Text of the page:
The pleasure of a beautiful snowfall followed by a couple of brilliantly sunny sub-freezing days has given way to stay-at-home inertia: It is damp and gray and chilly outside. But indoors it is cozy, and the whole apartment smells of dinner: among the simplest of cold-weather dinners, too, and a surprisingly light one. Irish stew is what Jackie and I are smelling, something we haven't had in quite a while.
Jackie's history with this dish goes back to her student days in London, when she'd make a big pot of it (or of borshch) to last the better part of a week. In those years, the cheap cuts of lamb really were cheap. I remember buying breast of lamb for the equivalent of about seventy-five cents a pound in the 1970s -- and it was already boned, rolled around a tasty stuffing and ready for roasting.
In The Oxford Companion to Food, the late Alan Davidson warned that purists limit the ingredients of Irish stew to four: mutton (or kid), onions, potatoes and water. But he also allowed that additions such as carrots, turnips and barley are not unknown. They're certainly not unknown in my kitchen.
The grand thing about cooking Irish stew is how easy it is. No marinating, no browning, no deglazing with wine, no stock-making, no exotic ingredients. Here's how I made the one whose aroma teased us all afternoon: I took a pound and a quarter of lamb riblets (this is just a higher-end name for the nicer part of breast of lamb), cut between the bones to form individual segments and seasoned generously with salt and pepper. I cut the same weight of onions into 3/8-inch slices and placed these into a casserole, then added two big carrots and two not-so-big parsnips, peeled and cut into chunks -- all salted and peppered. On top went the lamb (I would have used my favorite braising cut -- neck -- but I bought breast before I knew the weather was going to be so Irish-stew-friendly; another good option would have been shoulder). I added water - just plain water - to barely cover, put the lid on the casserole, leaving it slightly ajar, and brought the stew up to a slow boil, checked for salt, then lowered the heat and left it to simmer for an hour. (When it reached temperature, I couldn't resist spooning away some of the scum that formed on the surface, but I'm sure that would be viewed as a fancy-pants affectation.)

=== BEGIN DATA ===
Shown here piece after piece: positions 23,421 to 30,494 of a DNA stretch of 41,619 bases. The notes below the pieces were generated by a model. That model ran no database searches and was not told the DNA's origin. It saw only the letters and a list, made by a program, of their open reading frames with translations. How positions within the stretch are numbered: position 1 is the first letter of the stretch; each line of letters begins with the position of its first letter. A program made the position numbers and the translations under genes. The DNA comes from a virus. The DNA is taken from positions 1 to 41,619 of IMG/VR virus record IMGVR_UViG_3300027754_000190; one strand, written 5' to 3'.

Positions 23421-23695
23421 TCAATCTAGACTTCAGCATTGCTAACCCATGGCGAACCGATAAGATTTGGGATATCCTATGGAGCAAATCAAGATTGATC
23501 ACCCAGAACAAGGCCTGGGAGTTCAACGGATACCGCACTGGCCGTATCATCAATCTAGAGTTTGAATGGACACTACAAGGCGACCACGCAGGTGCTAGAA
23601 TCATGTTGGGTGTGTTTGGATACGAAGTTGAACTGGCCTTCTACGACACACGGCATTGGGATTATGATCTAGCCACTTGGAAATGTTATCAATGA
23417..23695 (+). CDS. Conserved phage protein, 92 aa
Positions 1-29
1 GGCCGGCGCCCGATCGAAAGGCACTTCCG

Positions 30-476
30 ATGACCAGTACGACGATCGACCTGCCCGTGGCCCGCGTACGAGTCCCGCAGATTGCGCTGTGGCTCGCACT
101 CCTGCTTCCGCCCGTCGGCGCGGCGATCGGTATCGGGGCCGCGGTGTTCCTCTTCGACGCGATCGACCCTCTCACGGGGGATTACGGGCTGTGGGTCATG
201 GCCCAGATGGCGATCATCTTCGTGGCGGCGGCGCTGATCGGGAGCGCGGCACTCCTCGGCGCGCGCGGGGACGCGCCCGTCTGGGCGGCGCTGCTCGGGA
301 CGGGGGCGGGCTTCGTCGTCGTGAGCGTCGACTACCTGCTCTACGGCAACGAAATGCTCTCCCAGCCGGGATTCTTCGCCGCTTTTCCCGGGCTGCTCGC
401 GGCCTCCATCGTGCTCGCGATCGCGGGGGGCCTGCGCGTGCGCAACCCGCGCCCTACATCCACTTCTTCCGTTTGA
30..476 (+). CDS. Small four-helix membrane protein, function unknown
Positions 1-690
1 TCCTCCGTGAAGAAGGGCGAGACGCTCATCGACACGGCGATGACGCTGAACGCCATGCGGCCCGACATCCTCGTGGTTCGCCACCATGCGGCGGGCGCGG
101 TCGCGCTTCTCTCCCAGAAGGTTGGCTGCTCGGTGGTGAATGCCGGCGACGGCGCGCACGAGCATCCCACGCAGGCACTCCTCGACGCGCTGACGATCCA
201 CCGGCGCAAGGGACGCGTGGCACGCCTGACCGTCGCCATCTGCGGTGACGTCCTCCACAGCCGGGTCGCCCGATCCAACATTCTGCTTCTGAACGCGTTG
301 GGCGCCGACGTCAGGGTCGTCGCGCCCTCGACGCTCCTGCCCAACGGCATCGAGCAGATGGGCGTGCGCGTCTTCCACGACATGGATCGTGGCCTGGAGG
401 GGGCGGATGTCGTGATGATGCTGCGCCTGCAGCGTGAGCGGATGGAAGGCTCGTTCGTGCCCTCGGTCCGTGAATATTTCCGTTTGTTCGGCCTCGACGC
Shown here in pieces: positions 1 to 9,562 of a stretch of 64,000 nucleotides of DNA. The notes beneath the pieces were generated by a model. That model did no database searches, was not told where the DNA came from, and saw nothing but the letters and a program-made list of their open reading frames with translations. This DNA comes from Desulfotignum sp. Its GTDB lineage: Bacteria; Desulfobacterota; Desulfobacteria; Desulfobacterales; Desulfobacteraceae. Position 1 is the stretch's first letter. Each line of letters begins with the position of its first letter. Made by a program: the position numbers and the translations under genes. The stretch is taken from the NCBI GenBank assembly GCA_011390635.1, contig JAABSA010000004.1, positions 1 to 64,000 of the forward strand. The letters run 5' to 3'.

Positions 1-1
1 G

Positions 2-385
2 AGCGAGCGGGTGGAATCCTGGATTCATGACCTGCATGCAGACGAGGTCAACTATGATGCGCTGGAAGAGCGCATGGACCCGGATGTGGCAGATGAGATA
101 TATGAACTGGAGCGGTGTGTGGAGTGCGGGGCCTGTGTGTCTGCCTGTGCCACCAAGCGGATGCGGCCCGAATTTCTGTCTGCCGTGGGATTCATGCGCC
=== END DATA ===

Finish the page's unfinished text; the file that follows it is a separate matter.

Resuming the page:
At that one-hour point I added roughly a pound of potatoes cut into chunks and simmered the stew for another hour. A pound and a half or more wouldn't have been excessive, but I was trying to put some limit on the inevitable leftovers. (Traditionally, the potatoes would have been added at the beginning with a view to their partial disintegration into the broth, and you could certainly do that.)
The lamb was tender and succulent and pure of flavor. Likewise, the vegetables retained their character even after such long cooking. The broth was where everything came together: it was sweet from the onions and root vegetables, and rich and slightly viscous from the meat and its fat. No matter which elements you gather on your spoon or fork (you will probably want to have both within reach, because this is as much a soup as it is a stew), every mouthful will be delicious.
So, hooray for lousy weather, and hooray for Irish stew.
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